Dynamic programming is a method for developing algorithms that are improvements over traditional recursive algorithms. Richard Bellman introduced and developed it into a formal methodology. Dynamic programming applies to problems —
For example, generating the Fibonacci series is a good candidate for dynamic programming, because —
There are two approaches to dynamic programming.
Top-down approach (memoization): This approach is regular recursion with an added memoization step. Memoization enables the reuse of solutions to sub-problems from past computations. Pure functions simplify this memoization as their output depends solely on the input.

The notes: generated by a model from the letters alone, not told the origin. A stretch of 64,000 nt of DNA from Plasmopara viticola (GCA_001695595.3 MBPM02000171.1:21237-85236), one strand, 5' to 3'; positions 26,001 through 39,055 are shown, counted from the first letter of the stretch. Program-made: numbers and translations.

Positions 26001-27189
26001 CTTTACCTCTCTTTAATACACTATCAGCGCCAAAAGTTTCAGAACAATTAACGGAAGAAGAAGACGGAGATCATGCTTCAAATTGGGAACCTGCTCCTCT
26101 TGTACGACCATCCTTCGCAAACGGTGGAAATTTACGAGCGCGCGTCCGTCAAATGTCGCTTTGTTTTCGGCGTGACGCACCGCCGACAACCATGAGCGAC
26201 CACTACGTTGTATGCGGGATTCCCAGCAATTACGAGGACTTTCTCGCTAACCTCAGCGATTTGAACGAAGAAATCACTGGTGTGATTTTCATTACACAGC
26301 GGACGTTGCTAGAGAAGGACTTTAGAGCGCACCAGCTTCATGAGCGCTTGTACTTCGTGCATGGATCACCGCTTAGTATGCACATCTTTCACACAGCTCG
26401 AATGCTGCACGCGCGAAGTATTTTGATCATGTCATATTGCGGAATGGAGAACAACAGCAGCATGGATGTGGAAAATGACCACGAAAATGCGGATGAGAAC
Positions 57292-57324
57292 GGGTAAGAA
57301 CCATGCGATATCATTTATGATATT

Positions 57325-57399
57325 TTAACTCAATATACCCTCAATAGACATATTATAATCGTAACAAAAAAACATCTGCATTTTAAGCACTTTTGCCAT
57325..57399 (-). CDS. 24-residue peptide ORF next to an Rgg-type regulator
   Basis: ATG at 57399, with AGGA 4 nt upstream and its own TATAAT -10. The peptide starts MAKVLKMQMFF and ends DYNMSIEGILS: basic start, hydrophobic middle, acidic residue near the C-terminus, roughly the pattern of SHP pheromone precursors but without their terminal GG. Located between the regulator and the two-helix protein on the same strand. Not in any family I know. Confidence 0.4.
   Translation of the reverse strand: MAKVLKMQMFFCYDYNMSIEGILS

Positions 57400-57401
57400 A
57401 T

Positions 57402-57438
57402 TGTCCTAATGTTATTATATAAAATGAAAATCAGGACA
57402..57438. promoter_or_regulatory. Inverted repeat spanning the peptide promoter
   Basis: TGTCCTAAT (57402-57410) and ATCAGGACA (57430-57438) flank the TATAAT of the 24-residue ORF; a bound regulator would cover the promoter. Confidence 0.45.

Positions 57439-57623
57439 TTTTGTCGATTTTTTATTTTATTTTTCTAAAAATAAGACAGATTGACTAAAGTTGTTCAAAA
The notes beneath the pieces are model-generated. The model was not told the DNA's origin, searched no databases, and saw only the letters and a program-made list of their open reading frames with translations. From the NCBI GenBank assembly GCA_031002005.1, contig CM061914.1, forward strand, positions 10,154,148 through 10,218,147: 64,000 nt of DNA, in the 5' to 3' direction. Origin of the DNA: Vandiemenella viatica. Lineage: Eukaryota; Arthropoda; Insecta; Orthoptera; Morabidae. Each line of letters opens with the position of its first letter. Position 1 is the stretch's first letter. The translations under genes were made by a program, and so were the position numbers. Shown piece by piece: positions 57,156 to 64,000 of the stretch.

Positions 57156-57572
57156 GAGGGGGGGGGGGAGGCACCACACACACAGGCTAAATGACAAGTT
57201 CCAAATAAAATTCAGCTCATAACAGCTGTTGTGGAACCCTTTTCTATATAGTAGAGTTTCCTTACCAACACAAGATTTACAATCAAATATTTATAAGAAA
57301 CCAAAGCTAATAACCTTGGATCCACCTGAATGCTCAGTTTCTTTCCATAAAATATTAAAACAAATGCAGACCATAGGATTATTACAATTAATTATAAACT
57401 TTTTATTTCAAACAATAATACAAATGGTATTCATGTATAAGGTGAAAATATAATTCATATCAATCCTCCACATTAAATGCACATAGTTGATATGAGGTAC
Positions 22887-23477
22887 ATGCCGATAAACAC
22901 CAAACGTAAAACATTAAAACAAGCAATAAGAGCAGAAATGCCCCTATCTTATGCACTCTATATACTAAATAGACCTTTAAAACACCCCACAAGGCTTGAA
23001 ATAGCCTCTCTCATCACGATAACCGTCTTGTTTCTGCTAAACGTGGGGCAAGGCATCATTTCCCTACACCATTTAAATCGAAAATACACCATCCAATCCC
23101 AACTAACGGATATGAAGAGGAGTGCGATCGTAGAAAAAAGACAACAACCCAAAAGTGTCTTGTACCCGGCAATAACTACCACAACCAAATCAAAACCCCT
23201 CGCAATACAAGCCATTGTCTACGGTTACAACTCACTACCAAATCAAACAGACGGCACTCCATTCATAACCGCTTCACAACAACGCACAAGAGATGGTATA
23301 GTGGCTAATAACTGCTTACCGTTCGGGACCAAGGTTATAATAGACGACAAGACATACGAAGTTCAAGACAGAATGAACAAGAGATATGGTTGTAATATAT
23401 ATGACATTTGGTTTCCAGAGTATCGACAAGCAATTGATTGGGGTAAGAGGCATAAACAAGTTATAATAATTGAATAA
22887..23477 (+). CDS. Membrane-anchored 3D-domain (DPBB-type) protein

This approach is comparatively slower than bottom-up as recursion is still an expensive operation in itself.
Bottom-up approach (tabulation): This approach works by identifying the sub-problems as the building blocks of the higher-level problems. By solving the lowest-level problems first and tabulating their solutions, the algorithm can directly evaluate solutions to higher-level problems.
This approach is faster compared to the top-down approach as each sub-problem is only encountered once.